During the mid-twentieth century, the market for sports watches grew significantly, with luxury Swiss brands all vying to create timepieces with innovative functions and features. Sports watches are those designed for use in a specific activity or by a particular professional or hobbyist. These include those made for divers, racing drivers and pilots. Before the age of computers, these watches allowed the wearer to time pursuits, measure distance and make other calculations. The competition among brands such as Omega, Heuer and Rolex meant that these watches had to include not only technological advances but had to look striking too. The Omega Speedmaster was a watch aimed at racing drivers, and was a huge success, becoming a classic worn by drivers and onlookers alike. Such a great and resilient model, the Speedmaster was of course the first watch to be worn on the moon, maintaining function and accuracy throughout. Many pilots chose to wear the Speedmaster too, its functions transferring well to aviation needs.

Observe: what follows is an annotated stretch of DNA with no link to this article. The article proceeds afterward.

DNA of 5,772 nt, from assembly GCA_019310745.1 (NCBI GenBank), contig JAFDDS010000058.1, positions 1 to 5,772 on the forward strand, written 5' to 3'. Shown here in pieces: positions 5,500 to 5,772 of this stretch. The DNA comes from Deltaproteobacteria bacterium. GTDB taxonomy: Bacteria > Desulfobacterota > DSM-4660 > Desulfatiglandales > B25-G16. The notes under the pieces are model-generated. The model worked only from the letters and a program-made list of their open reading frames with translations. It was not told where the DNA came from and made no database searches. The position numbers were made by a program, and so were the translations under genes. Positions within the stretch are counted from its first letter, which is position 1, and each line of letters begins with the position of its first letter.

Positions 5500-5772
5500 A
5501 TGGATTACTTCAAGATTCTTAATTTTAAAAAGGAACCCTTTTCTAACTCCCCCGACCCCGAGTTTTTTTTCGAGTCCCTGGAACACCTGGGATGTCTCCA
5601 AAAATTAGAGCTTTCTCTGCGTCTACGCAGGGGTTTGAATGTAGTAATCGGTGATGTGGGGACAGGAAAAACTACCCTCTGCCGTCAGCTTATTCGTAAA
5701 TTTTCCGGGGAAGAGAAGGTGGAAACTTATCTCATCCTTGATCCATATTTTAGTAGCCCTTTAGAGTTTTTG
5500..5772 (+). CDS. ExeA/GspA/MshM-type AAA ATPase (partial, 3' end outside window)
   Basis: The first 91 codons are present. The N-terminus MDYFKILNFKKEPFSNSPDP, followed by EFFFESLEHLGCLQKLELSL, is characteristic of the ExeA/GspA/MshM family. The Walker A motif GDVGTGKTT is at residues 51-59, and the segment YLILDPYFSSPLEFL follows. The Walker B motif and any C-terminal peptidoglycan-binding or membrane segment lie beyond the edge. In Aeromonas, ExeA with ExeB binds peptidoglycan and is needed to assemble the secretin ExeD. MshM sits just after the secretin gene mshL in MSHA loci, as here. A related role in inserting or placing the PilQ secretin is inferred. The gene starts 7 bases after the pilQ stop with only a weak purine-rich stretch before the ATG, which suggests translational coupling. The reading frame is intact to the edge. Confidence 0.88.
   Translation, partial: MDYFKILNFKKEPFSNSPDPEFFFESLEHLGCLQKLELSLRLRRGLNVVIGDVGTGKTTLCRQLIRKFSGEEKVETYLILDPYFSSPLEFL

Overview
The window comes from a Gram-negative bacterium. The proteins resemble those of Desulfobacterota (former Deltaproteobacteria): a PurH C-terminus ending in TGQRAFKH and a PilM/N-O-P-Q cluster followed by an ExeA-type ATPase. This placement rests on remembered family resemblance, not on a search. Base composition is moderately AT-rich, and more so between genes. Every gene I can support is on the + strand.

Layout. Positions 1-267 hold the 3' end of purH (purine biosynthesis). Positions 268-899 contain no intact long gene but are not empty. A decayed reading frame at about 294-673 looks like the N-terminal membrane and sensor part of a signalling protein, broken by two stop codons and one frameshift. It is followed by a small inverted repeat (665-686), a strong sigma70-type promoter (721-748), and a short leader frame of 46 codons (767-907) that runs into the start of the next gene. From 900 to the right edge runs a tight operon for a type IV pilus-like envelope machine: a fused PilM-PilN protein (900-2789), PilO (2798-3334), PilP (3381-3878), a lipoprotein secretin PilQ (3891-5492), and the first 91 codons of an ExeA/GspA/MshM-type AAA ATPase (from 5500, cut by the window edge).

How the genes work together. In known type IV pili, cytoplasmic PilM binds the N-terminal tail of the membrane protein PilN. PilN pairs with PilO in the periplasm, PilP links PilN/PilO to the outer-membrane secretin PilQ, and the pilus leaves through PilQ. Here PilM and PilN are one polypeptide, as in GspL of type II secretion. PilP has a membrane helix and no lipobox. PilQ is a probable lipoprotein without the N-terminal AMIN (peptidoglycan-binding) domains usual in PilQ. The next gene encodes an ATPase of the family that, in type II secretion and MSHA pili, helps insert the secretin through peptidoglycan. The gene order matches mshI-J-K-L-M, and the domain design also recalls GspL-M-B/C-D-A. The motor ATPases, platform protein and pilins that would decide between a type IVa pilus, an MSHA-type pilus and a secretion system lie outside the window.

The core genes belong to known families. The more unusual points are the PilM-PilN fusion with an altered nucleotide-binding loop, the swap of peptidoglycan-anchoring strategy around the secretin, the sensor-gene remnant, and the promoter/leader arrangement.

Omega did however choose to create a watch aimed very specifically at pilots and launched the Flightmaster in 1969. A very distinctive piece, the watch has a large case and chronograph dial with hands in three colours. The black dial is accented by the domino seconds track and all is framed by the bevelled or raised case edge. Each of these distinctive design choices are both functional and aesthetically pleasing. The differing colours of the hands enable swift recognition of the information they convey – the blue 12 hour hand to show a second time zone for example. McTear’s is pleased to present lot 751 in The Watches Auction on 5 November, an Omega Flightmaster, estimated at £2000-3000.
McTear’s sells more watches than any other traditional auction house in the dedicated watches auctions that take place monthly, run concurrently live online on a platform that attracts six million visitors annually from over 120 countries worldwide.